Laura Jonker ’15
Director of children’s, family and hospitality ministries, American Reformed Church, Orange City, Iowa

Keeping the Faith

Laura first began serving at American Reformed Church as a college student, volunteering each Wednesday night to teach kids how to use sign language during worship as part of the “Hands of Praise” group. As a junior, she was offered a part-time internship with the former director of children’s ministries before stepping into the role full time after graduation. As she envisions her ministry future, Laura dreams of someday attending seminary and working at a spiritual retreat center. Most important, she wants to bring God’s kingdom to others through enabling them to experience emotional, spiritual and mental health.

What are some of your responsibilities at American Reformed?

I continue to lead Hands of Praise but am also in charge of all volunteer schedules for Sunday school programming, planning lessons and leading small groups. I chair  the ARC Welcome Team, direct a community mentoring program for at-risk students and oversee seven different programs for children ages 3 through fifth grade. I also help coordinate family events, mentor students and provide spiritual growth resources for parents through weekly newsletters. I plan VBS in the summer, volunteer at an after-school program, design bulletin boards, brainstorm lesson ideas and choreograph Scripture songs. When it comes to developing relationships with kids and showing them the love of Jesus, the possibilities are endless!

Why did you choose to attend Northwestern?

I looked at nine different Christian liberal arts colleges in the Midwest before I knew Northwestern was the right fit for me. I was impressed with the academic strength of the departments, available financial aid and the campus community. But there was one distinction that significantly influenced my decision to attend Northwestern: It was a place where I would be challenged and encouraged to ask the tough life questions, not just answer them. I longed to learn in a community where we could contemplate the complexities of God’s world together. Northwestern certainly lived up to my expectations. Through my senior honors research project on prayerful intercession, independent study on the Children and Worship program, and numerous class projects and discussions, I was repeatedly encouraged to dig deeply into my own questions about how we live as Jesus’ followers in the world today.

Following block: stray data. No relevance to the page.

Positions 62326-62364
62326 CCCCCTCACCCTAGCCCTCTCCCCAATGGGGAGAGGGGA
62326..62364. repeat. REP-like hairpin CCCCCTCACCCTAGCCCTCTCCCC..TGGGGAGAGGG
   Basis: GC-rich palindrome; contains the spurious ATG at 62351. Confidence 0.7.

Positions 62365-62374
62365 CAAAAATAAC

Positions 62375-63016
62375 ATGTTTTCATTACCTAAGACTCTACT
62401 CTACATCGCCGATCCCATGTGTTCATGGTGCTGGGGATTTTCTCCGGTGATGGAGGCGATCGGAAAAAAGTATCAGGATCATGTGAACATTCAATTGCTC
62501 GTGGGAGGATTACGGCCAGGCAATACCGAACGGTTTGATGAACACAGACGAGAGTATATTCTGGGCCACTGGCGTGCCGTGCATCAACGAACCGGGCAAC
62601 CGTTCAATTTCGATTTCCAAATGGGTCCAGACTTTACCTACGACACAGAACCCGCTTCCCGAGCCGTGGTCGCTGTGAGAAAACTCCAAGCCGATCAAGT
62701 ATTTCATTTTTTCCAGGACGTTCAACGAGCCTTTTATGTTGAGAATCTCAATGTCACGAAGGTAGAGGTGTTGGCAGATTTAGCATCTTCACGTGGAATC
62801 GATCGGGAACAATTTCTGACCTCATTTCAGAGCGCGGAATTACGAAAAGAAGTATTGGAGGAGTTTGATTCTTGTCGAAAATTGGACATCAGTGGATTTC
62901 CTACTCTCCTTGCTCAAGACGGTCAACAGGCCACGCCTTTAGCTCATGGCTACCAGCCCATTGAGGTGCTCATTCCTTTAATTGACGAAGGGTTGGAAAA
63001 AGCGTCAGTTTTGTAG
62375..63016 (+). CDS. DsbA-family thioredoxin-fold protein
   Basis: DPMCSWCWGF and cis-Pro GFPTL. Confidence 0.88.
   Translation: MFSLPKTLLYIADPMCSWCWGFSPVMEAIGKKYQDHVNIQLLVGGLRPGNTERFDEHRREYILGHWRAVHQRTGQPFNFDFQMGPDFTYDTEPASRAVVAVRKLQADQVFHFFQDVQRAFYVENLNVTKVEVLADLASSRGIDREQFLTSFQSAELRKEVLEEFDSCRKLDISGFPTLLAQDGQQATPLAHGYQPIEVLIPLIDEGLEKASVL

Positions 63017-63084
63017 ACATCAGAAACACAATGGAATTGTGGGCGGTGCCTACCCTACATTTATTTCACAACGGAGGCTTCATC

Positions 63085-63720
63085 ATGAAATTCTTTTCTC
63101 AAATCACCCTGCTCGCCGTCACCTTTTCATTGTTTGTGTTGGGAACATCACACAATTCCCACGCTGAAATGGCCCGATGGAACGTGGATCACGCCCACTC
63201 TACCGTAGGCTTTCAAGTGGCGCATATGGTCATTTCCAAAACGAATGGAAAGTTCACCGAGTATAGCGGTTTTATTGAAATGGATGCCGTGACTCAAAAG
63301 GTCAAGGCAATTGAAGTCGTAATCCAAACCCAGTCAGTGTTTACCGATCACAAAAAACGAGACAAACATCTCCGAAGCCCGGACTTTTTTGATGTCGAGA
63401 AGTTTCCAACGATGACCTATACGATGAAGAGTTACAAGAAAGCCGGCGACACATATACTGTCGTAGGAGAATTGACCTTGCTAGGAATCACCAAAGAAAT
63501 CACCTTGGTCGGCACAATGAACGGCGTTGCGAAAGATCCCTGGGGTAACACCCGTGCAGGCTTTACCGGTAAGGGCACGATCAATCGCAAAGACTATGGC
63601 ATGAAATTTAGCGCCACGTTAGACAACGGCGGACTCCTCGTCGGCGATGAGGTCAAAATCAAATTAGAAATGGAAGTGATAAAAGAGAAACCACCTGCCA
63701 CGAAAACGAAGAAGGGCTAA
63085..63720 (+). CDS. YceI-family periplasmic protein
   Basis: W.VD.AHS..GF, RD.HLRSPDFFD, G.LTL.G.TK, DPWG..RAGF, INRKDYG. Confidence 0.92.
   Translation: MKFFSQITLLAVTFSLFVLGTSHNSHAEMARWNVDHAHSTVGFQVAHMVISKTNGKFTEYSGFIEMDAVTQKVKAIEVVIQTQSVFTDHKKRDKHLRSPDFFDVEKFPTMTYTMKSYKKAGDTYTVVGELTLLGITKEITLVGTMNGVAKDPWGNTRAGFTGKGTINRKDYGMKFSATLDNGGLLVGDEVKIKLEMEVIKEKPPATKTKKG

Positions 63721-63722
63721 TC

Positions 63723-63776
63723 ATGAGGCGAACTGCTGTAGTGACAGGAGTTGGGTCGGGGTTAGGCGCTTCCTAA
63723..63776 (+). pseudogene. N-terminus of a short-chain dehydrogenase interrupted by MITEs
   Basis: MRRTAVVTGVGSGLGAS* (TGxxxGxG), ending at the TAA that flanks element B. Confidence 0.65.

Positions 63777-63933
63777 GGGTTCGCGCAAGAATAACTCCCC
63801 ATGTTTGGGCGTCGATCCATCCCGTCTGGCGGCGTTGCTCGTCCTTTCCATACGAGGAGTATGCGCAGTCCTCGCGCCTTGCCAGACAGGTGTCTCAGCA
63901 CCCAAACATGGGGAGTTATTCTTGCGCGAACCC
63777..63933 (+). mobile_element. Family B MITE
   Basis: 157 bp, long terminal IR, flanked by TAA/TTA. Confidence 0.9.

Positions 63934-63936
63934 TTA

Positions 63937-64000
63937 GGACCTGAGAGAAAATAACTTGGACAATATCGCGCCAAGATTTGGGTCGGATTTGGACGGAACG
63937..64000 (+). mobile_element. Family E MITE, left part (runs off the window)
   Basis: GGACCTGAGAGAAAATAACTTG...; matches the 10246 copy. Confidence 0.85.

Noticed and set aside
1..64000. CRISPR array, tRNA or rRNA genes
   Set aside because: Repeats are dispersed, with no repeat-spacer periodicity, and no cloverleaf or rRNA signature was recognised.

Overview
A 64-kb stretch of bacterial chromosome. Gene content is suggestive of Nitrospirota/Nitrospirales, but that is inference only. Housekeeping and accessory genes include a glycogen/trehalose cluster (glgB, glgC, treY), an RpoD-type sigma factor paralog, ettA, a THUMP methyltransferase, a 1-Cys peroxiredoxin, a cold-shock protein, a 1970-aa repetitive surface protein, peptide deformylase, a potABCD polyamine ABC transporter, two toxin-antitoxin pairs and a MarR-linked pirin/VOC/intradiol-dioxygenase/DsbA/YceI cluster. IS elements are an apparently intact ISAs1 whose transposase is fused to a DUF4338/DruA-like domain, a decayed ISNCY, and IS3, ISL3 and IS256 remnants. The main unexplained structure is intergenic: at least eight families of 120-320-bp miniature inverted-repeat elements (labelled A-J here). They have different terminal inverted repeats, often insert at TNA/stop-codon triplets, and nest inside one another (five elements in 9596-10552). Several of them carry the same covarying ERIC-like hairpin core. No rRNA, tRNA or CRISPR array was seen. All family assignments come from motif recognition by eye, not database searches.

What did you appreciate most about the religion department?

The religion department is made up of incredible professors with both strong intellectual gifts and compassionate hearts for students. They support students as they explore the answers to their own questions and offer counsel when life seems to fall apart. The religion professors know how to think deeply, love courageously and invest boldly in the lives of their students. My professors repeatedly spoke into my life and saw my potential even when I was full of doubts and fear. They made the religion department a safe and challenging place where I knew I was valued. They made it feel like home.

What are some of your favorite memories from Northwestern?

There are so many! Some of my favorites include winning second place at Airband two years in a row with my wingmates, long bus rides during choir tours, going on IHOP pancake runs at midnight, dressing up as a jester and dancing with carrots during the Heritage Singers madrigal dinner, and hosting a giant gingerbread house party in my apartment during my senior year (we even gave out prizes!)

How did Northwestern help you reach your goals?

Before my time at Northwestern, I had a very limited understanding of spiritual disciplines and the value of liturgical worship in the church today. Taking classes like Christian Spirituality with Dr. Smallbones opened my eyes to the wide range of possibilities for connecting with God. As someone who loves personal discipline, I was excited to explore different ways to read Scripture, pray, fast or even study the Bible in group settings beyond the traditional devotional practices of my childhood. Northwestern provided me with opportunities to practice and learn about these spiritual disciplines through campus conversations, D-groups, campus ministry events and dorm discussions. I left NWC with a renewed appreciation for spiritual formation and a dream to continue learning about how to help create space for people to connect to God. I hope to use this passion to pursue spiritual formation/counseling at seminary so I may continue to help people hear God’s voice in their own lives.